Is the Murder of Teen Michelle Martinko Connected to Jodi Huisentruit's Disappearance? 48 Hours Investigates
Huisentruit, 27, was reportedly on her way to work early in the morning of June 27,1995 when she disappeared, never to be heard from again. "48 Hours" is questioning whether her case could be related to the murder of Michelle Martinko.
The mysterious disappearance of an Iowa news anchor, Jodi Huisentruit, 1995 could have a new lead now that another similar cold case has been solved.
Huisentruit, 27, was reportedly on her way to work early in the morning of June 27, 1995 when she disappeared, never to be heard from again. Her body was never found and the case has remained unsolved for decades. The recent solving of the 1979 murder of Michelle Martinko, 18, who was brutally stabbed in an Iowa parking lot, two hours away from where Huisentruit lived, has left some asking if the two cases are connected. “48 Hours” will explore that possibility in a new episode airing Saturday.
Martinko was assaulted while entering her car on a December night after exiting the mall. A struggle ensued and she was stabbed 30 times. At the time, police thought she might have known her murderer. Police found rubber glove impressions in her car and DNA at the scene, but struggled for years to solve the case, until 2015 when lead Detective Matt Denlinger of the Cedar Rapids Police Department took over. Denlinger’s father had even been one of the lead detectives on the case.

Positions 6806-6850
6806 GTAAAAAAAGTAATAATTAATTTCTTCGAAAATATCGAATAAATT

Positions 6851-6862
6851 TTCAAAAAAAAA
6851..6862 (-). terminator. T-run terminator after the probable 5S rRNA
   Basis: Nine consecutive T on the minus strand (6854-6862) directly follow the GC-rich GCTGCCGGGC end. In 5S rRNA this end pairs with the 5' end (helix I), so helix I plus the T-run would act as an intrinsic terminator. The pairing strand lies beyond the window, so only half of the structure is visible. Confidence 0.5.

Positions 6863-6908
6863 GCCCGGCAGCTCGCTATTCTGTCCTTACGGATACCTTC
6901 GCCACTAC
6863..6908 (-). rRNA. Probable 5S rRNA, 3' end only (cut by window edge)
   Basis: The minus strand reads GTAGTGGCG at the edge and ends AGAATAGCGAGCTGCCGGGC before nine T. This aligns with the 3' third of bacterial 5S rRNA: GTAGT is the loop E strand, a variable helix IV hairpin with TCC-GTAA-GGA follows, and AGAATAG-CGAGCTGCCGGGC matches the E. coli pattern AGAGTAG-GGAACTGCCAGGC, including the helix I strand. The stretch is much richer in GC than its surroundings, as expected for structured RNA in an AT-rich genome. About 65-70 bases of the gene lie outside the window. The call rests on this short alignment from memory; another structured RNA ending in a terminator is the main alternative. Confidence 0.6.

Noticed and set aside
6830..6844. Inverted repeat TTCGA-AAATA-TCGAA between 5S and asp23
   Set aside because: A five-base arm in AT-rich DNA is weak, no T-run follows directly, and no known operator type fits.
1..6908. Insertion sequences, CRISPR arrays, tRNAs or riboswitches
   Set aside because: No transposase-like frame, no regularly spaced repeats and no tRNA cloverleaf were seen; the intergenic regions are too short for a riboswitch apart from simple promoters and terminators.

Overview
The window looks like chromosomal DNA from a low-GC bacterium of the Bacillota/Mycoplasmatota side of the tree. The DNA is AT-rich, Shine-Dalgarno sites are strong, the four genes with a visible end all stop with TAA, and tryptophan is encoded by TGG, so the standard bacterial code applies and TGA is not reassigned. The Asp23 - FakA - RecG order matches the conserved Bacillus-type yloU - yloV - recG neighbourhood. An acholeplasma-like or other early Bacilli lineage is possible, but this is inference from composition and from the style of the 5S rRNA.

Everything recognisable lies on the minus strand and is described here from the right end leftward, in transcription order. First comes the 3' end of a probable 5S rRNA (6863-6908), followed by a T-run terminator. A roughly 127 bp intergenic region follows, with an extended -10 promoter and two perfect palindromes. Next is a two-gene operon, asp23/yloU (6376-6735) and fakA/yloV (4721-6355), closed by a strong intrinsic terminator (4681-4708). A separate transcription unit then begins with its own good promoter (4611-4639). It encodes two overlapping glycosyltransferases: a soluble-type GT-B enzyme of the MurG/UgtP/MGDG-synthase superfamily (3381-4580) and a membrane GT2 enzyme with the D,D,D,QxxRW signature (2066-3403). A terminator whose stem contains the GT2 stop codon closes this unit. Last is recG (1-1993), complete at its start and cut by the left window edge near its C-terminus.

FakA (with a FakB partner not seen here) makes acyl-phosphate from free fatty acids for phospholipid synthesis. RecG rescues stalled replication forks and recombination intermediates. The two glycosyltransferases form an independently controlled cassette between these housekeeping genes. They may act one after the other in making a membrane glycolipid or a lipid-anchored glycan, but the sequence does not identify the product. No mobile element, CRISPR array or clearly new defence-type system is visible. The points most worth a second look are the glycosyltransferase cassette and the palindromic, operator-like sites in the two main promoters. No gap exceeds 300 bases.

In the 1990s, authorities ran the blood found on Martinko’s dress and it was able to be identified as male DNA, but it didn’t match any DNA in the criminal database. Denlinger eventually saw how DNA led to the arrest of the Golden State Killer and he decided to start contacting genealogy sites. He found a distant relative who was related to the person whose DNA they found on Martinko’s dress, according to “48 Hours.”
Authorities eventually narrowed the DNA to three middle-aged brothers residing in Iowa, who would have been young men at the time Martinko was killed. Jerry Burns' DNA was a match.
"I was speechless," Denlinger told “48 Hours” of the news.
Although Burns denied knowing Martinko, he was charged and convicted of first-degree murder after a nine-day trial. It was his mention of Huisentruit in his interview with police that may have raised a red flag about a connection between the two cases, though.
During the interview, when Denlinger reminded Burns that Michelle had been killed in 1979, Burns said, "It was a big deal. I don't exactly remember what happened, seen something about Jodi Huisentruit recently,” but he did not elaborate.
Authorities also reportedly found search history on his computer regarding murdering blond women, which Huisentruit and Martinko both were. That evidence was determined to be inadmissible at trial, however.
No DNA evidence ties Burns to the Huisentruit case and there is no evidence he knew her. Mason City police have not said whether they are investigating Burns in connection with the case. Denlinger said he “does not know the answer to that” when asked by “48 Hours” if he thought the murders were connected.
Trending on Inside Edition
New DNA Evidence Could Crack Brutal Cold Case Murders of Elderly Georgia Couple Russell and Shirley DermondCrime
Family of Christian Glass Reaches $19 Million Settlement in Fatal Police Shooting of Colorado ManCrime
LAPD Volunteer Officer Who Survived Near-Fatal Bee Attack on Live TV Speaks OutHeroes